President Donald Trump‘s point man on housing, Ben Carson, takes on a higher profile this month in Washington – an opportunity to spell out his vision on federal housing policy, and to try to avoid some of the verbal gaffes that have stirred criticism in his first months on the job.
On Thursday, Carson will headline a homeownership conference at his agency, the Department of Housing and Urban Development. Next week, he heads to Capitol Hill to testify before House and Senate panels about deep cuts planned for HUD in Trump’s proposed budget.
It’s a shift in visibility for the renowned neurosurgeon and former Republican presidential candidate as he nears 100 days in Trump’s Cabinet.
Since taking the helm of HUD in March, Carson, 65, has visited a handful of cities as part of a national “listening tour” to talk to HUD employees, housing officials and public housing residents. He’s also had appearances at some housing conferences – most of it with little or no advance notice to the media. So far, he has not shared publicly his policy agenda for the department.
HUD spokesman Raffi Williams says Carson is no longer a candidate running for political office and has been busy leading a $40 billion federal agency that has more than 8,000 employees. “He’s focused on governing and crafting policies that advance HUD’s mission of creating strong, sustainable, inclusive communities and quality affordable homes for all Americans,” said Williams.
When Carson has discussed his views on government and housing policy, he’s sparked some criticism. In his first full week on the job, Carson seemed to describe slaves as immigrants, saying – “there were other immigrants who came here on the bottom of slave ships, worked even longer, even harder for less.”
Last week, on the radio show of close friend and conservative commentator Armstrong Williams, Carson said poverty is largely a “state of mind.”
“You take somebody who has the right mindset, you can take everything from them and put them on the street and I guarantee you, in a little while, they’ll be right back up there,” Carson told Armstrong on his SiriusXM show. “And you take somebody with the wrong mindset, you can give them everything in the world and they’ll work their way back down to the bottom.”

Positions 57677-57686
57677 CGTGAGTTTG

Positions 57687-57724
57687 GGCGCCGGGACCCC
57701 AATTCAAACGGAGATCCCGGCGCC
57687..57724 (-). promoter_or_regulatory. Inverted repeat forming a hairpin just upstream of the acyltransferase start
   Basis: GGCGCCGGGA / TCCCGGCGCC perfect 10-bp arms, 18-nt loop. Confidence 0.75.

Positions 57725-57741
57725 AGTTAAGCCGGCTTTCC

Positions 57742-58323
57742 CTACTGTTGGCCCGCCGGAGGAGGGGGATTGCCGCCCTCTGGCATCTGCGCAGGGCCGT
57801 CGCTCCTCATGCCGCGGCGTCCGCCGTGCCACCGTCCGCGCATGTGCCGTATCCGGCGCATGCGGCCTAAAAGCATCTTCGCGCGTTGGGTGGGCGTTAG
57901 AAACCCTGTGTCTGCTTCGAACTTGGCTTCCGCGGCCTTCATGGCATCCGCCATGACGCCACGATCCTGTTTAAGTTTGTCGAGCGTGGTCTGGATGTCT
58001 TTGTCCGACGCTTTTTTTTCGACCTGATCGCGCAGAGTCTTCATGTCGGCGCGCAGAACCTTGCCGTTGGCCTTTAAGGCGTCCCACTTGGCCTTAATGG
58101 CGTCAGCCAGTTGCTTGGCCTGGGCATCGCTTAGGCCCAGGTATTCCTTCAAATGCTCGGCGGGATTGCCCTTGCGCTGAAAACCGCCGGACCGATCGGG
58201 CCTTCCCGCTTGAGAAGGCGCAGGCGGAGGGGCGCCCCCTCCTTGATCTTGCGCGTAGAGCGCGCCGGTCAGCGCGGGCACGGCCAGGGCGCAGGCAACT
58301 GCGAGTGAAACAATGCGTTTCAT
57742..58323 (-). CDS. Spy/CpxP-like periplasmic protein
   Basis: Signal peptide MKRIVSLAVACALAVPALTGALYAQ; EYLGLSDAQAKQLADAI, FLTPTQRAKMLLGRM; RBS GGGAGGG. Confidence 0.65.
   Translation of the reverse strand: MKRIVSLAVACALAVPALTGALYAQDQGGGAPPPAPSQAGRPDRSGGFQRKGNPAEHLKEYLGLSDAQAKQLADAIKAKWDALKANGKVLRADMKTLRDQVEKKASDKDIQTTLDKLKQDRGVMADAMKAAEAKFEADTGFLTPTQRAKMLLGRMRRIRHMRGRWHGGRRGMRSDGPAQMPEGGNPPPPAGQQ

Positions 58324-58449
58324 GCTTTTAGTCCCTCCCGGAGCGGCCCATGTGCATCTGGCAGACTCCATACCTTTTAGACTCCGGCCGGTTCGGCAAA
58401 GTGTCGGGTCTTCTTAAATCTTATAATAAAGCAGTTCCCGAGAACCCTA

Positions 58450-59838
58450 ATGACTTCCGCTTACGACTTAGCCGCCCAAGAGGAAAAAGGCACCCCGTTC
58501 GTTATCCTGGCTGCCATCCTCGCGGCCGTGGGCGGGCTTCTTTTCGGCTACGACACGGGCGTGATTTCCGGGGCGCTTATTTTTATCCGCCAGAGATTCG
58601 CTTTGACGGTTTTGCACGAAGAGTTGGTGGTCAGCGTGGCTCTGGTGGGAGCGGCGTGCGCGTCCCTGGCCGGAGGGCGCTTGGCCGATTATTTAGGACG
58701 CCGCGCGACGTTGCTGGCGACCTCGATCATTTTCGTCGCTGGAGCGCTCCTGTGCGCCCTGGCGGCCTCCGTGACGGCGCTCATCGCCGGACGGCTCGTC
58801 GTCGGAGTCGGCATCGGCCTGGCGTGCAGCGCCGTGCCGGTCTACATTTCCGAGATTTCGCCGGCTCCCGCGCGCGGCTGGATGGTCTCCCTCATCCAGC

The comments from Carson, who grew up poor in inner-city Detroit, stoked outrage on social media – coming from the head of an agency that provides millions of lower-income people with rental subsidies and other housing assistance.
But Rolf Pendall, co-director of a housing program at the Urban Institute think tank, isn’t worried that Carson has “been given the mission of destroying the agency.”
While not defending Carson’s comments, Pendall said the housing chief’s testimony during his January confirmation hearing shows “he clearly does think that HUD is part of the solution to urban problems, to rural problems, to housing problems in the United States, and that many of its programs have been effective in the past.”
Carson’s vision could become clearer when he testifies about the administration’s proposed $6 billion cut in the agency’s $47 billion budget.
Slated for elimination in the Trump budget are several housing support and community development programs, such as the $3 billion Community Development Block Grant program. The plan also would cut about $2 billion from the department’s rental assistance programs, to $35.2 billion. Rental assistance programs comprise about 80 percent of the agency’s total funding.
New requirements to encourage work and self-sufficiency are part of the plan. One proposal would increase the tenant contribution toward rent from 30 percent of adjusted income to up to 35 percent of gross income.
The cuts would be devastating, Pendall said: “People will lose housing vouchers. They will become homeless, and some of them will die.”
Diane Yentel, president and CEO of the National Low Income Housing Coalition, says she wants to see Carson focus on programs with proven results – such as the Housing Trust Fund, which the Trump budget would eliminate, or Section 8 housing vouchers.
“Each of these programs not only end homelessness and housing insecurity, but they are proven to increase the educational attainment of the kids living in those affordable homes and to increase the lifetime earnings of the kids living in those homes,” Yentel said.
Yentel called Trump’s budget proposal “extreme overreach” and said she worries it moves the goal posts so far that “it creates an environment where cuts only half as deep seem like a reasonable compromise.”
Republished with permission of The Associated Press.